Once you’ve established open communication with the children you care for, also know that it’s not going to be perfect. Dunning shared, “No one is perfect. Create environments for people to show up as themselves each day. It’s ok to ask for a do-over when communication doesn’t go the way you intend.” She also provided encouragement to, “Be kind to yourself. You have a lot going on if you are a parent or caretaker. It’s the hardest job. You need to recognize that you can’t be perfect.”

Practice Addressing What’s in the Room

Both kids and adults can feel scared or uncertain about a number of things on any given day. It’s important to recognize that each adult or child you interact with might be carrying a heavy burden. Practice addressing what’s going on in the room by asking yourself, “what don’t I know about this person?” Are they hungry? Did they recently experience tragedy? What are they feeling? What else do they have going on today?

Dunning shared that when it comes to parenting, it’s ok to directly ask children questions about their mental health. It’s ok to ask, “are you feeling suicidal? Are you thinking of taking your life?” These questions can make a big difference and can show kids that the adults that take care of them are paying attention to their mental health.

Acknowledging the mental health of children and adults alike helps us to recognize that we are all human and we all have mental health.

Bhargava shared, “My hope is that the silver-lining of the pandemic is that we can more openly talk about mental health. I think mental health should be a fifth vital sign. It affects every facet of our lives.”

Don’t Try to “Fix It”

Bhargava and Dunning both recognized that parents are often inclined to want to fix the problems their children face. But when it comes to mental health, parents don’t need to fix it, they need to teach their children how to get back up again when they fall. Bhargava said, “We cannot make our kids the center of the universe on a daily basis. They need the space to be self-efficacious and to be handed the tools of life.

Dunning recommended that parents and caretakers, “teach your kids how to make good decisions when you’re not there. Ask them questions about how they might want to solve a problem. Offer to help them find solutions to a problem. Don’t shut your kids down, listen and ask questions. Kids’ perceptions are their reality”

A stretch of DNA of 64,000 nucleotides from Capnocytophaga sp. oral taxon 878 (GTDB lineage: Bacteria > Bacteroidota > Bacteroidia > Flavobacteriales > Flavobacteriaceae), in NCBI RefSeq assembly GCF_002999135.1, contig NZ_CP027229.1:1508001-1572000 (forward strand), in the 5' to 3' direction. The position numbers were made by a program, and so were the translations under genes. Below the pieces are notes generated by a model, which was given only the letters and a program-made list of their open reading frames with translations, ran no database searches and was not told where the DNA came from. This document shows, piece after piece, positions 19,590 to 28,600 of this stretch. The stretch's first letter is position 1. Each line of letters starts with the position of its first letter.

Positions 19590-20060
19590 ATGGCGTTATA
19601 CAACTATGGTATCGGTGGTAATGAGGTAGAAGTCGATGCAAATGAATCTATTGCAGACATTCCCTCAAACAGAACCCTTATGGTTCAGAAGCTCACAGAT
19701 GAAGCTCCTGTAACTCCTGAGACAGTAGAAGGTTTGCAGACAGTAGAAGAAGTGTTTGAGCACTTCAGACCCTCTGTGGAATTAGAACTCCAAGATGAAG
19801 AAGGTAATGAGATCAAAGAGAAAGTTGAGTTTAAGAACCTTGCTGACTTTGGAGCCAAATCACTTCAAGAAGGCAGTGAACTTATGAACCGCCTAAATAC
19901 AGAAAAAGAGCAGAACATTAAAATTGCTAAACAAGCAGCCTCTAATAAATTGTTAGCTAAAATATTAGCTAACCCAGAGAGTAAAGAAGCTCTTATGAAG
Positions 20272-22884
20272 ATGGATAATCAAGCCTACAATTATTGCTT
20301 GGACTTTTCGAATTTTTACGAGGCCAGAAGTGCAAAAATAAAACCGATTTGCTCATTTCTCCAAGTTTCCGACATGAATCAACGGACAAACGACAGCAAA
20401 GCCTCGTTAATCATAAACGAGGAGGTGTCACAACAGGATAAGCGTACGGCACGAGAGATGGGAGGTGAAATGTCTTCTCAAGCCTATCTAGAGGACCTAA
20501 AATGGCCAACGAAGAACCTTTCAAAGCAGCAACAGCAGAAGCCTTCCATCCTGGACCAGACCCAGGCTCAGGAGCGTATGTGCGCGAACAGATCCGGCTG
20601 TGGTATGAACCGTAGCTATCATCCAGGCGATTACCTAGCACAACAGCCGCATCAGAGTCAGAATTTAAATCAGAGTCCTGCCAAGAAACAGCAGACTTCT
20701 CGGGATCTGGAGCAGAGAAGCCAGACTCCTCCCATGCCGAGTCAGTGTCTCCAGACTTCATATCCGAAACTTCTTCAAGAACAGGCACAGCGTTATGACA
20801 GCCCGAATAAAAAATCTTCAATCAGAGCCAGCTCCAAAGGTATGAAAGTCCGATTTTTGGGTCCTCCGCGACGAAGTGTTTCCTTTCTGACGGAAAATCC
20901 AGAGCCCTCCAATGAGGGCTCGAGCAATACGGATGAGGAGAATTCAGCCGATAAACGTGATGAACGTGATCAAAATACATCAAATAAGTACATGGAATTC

Another thing to keep in mind is that it doesn’t have to be solely a parent or caretaker’s job to help children talk about their mental health. Especially for single parents and grandparents, you can help your children to develop healthy relationships with a trusted adult, family member, or counselor. The more people that love your kids, the better.

If you aren’t the parent or sole caretaker of a child, but you’re a trusted adult that is supporting that child, it’s important to be ready for the statement, “don’t tell my parents.”

Bhargava recommends that in those circumstances you should be prepared to coach and encourage kids to talk to their parents themselves about difficult things. Dunning recommended that it’s beneficial to children if you offer to help them look at their options for how to talk to their parents. You might even offer to talk to their parents with them. At the end of the day, however, if a child’s life is at risk or they are at risk of hurting themselves, it’s your responsibility to talk to their parents. Dunning said, “even if that kid is mad at you for talking to their parents, but you keep them safe and alive, at the end of the day it’s ok.”

Set Boundaries

Parents and caretakers can certainly become burned out. It’s important to set boundaries so that you can take care of yourself before trying to take care of others.

Bhargava’s advice was, “Do not feel guilty for taking a pause and resting. It can only make you better, faster, stronger. Mental wellness and resiliency filter into every aspect of our lives. Stop with the guilt. Say “no”. Honor your boundaries. This is for leaders too. We can’t expect to act compassionately for others if we don’t do it for ourselves.“

This applies to employers as well. Help your employees honor their boundaries. Create an environment for employees where they aren’t being asked to meet unreasonable expectations. Meet them where they are and give them the tools to do their best.

What to Do Next

So what’s next? What will you choose to do with this new information? We have resources and tools to support you as you either start or continue your journey supporting the parents, caretakers, and guardians of the young people in your life.